How to create a budget?

It’s easier than ever to get stuck in the habit of overspending, especially with zero-percent financing and the ever-present opportunity to conveniently pay with credit cards or eWallets, online as well as in brick and mortar stores. This not only applies to larger acquisitions; low-priced consumer and convenience goods are no longer exceptions either. Without a nest egg or budget, a speedy repayment of consequent potentially financial liabilities can be difficult, though. In fact, budgeting the right way and overspending are mutually exclusive. This guide to creating and maintaining your personal spending plan can help you on your way to a healthy spending habit.

Note: Proper money management is not about how much money you make but what you do with what you've got. Healthy budgeting does not involve some sort of magic formula to make more money; it means getting the most out of the money you do have, no matter how much that might be.

1. Budgeting - the foundation of sound money management

Creating and maintaining a budget is an important aspect of sound money management. Budgeting is the process of monitoring and adjusting spending habits over a specific period of time. Creating this spending plan allows you to balance your expenses with your income and determine how to best spend your money. If you spend more money than you make, you increase the risk of slowly sinking deeper into debt. If you break even at the end of the month or better yet, you have money left, you are well on your way to your financial goals. Either way, you can use budgeting to prioritize your spending and focus on the things that are most important to you.

2. How to create a budget?

If you want to create a budget, you won't be able to avoid documenting all your expenses and earnings. Compared to variable expenses and earnings, fixed expenses and earnings are more consistent over a certain period of time and therefore often constitute the backbone of a budget. For this reason, identifying and documenting your overhead costs and regular income should be the first step in creating a budget; that's half the battle.

2.1. Calculate fixed earnings and expenses.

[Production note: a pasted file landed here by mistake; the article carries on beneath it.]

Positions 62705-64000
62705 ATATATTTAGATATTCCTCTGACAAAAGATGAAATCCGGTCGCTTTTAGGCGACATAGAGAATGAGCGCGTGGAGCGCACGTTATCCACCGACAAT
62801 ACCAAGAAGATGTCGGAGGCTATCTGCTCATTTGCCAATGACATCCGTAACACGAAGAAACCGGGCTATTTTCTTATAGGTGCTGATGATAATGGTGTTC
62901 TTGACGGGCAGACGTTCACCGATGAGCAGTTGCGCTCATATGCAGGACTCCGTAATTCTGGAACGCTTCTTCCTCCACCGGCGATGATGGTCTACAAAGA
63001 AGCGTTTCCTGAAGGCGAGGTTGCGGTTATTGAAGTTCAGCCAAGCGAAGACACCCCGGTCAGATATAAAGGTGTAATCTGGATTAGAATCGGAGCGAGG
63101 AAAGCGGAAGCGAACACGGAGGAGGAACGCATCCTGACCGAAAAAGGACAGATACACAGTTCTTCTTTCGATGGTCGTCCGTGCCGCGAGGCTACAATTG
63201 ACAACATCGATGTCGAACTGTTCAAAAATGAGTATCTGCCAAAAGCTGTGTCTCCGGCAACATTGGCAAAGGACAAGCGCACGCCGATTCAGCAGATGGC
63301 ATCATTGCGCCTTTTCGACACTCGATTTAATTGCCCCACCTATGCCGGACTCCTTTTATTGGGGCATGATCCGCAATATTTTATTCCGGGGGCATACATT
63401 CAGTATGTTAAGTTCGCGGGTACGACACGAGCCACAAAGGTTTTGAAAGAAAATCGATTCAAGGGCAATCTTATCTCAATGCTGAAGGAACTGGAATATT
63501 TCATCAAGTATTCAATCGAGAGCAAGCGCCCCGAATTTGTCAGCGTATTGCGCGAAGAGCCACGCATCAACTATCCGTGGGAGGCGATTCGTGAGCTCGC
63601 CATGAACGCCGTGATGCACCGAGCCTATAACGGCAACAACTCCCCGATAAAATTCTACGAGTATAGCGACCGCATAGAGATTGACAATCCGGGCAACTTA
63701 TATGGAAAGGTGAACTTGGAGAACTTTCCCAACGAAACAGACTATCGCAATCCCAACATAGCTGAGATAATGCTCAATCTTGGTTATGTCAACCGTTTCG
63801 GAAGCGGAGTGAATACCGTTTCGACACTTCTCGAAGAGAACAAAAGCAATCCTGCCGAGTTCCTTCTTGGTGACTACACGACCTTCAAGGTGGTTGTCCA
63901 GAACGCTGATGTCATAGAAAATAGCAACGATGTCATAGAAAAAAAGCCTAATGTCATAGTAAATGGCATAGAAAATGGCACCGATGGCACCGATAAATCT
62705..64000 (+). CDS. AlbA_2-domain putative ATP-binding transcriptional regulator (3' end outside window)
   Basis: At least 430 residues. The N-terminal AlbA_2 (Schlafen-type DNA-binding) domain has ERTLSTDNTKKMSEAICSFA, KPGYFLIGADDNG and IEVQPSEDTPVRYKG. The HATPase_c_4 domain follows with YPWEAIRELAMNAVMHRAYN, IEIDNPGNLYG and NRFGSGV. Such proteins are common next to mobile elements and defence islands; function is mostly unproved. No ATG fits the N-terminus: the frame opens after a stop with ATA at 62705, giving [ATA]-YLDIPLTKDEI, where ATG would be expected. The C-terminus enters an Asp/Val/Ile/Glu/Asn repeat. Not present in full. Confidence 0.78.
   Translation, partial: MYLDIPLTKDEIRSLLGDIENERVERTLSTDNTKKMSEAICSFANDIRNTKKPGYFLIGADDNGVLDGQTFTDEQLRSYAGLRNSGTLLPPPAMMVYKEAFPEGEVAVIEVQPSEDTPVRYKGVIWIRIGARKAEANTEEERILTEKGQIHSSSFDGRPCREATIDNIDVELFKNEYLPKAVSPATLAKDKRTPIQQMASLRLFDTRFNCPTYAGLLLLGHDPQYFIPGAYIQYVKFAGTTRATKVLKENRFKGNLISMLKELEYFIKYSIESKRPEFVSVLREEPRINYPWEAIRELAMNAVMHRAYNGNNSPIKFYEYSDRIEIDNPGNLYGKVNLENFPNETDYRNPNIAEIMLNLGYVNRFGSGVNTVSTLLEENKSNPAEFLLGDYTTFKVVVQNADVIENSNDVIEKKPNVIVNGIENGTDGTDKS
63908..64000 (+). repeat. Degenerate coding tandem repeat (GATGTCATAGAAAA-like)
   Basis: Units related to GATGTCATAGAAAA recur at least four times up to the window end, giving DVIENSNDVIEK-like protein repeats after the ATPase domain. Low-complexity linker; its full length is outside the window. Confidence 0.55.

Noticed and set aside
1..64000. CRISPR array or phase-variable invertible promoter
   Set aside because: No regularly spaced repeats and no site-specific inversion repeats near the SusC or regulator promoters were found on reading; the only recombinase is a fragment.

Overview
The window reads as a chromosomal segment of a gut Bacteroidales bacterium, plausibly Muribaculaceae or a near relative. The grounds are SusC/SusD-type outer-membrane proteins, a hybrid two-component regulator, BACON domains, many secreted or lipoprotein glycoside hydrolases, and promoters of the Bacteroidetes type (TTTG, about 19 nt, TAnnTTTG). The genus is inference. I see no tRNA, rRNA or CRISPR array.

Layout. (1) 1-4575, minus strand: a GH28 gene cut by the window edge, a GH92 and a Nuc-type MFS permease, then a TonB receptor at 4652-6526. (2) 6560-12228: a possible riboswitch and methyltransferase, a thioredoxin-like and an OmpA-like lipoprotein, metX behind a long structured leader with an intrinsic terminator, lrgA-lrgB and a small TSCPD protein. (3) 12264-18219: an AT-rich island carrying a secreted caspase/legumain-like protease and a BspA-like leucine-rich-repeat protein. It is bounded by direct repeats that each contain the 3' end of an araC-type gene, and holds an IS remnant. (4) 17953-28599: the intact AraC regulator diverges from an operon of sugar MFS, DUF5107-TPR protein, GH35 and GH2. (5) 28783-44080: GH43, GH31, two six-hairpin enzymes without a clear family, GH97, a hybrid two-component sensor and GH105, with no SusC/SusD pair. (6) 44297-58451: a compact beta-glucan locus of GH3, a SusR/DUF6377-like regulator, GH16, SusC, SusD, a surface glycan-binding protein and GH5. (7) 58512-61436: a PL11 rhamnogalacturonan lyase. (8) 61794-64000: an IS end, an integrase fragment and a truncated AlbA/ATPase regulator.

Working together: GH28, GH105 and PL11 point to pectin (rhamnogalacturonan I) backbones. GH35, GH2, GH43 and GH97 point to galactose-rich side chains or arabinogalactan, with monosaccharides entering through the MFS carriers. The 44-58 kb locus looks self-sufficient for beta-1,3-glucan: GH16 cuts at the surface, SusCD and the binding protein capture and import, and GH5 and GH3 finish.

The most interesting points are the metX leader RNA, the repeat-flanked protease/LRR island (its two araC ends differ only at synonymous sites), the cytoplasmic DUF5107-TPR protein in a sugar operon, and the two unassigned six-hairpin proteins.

• Assess your regular monthly expenses:
    Take note of any recurring monthly expenditures, such as house or rent payment, insurance premium, car payment, savings, minimum payments on debts, and utilities. Expenses that stay the same every month might also be money that you regularly spend on fun things, e.g. eating out, entertainment, or hobbies.
  • Sum up your regular monthly earnings:
    Calculate how much money you can expect with certainty each month after taxes and other payroll deductions. Only document income that you can rely on to be available regularly, e.g. a monthly salary.
  • Substract monthly expenses from earnings:
    The balance of your fixed monthly expenses and earnings is the amount of money that you can expect to have left after covering all of your regular monthly expenses. This balance can bei either negative (not so good) or positive (good).

2.2. Calculate variable earnings and expenses.

Finally, to flesh out the aforementioned backbone of your budget you need to make note of any extra expenses that you think might occur for the upcoming month. Alternatively, you can also take note of your expenses as they occur, e.g. by collecting receipts and updating your budget accordingly to see where it takes you at the end of the month.

2.3. Calculate total balance of your overall expenses and earnings.

  • Substract any extra expenses:
    Extra expenses might include clothing, scheduled car or home repairs, leisure activities, medical or dental bills, gifts, and holiday-related purchases. Deduct any extra expenses from the balance of your fixed monthly expenses and earnings (the figure that you arrived at in the last step above) to get what you will have left at the end of the month in total.

2.4. Build a cushion and invest in yourself.

  • Build in a cushion:
    Look at how much money you expect to keep or to have left after covering all of your calculated expenses, and decide if that money is enough to cover unexpected expenses; a financial bolster of 10 percent each month is a good rule-of-thumb.
  • Evaluate your budget:
    If your budget comes out on the negative side, check your regular monthly expenses again for places to make cuts; keep doing this until your budget works.
  • Invest in yourself:
    If you find you have money left, consider using some or all of it to pay off debts or add to a savings account or investment portfolios.
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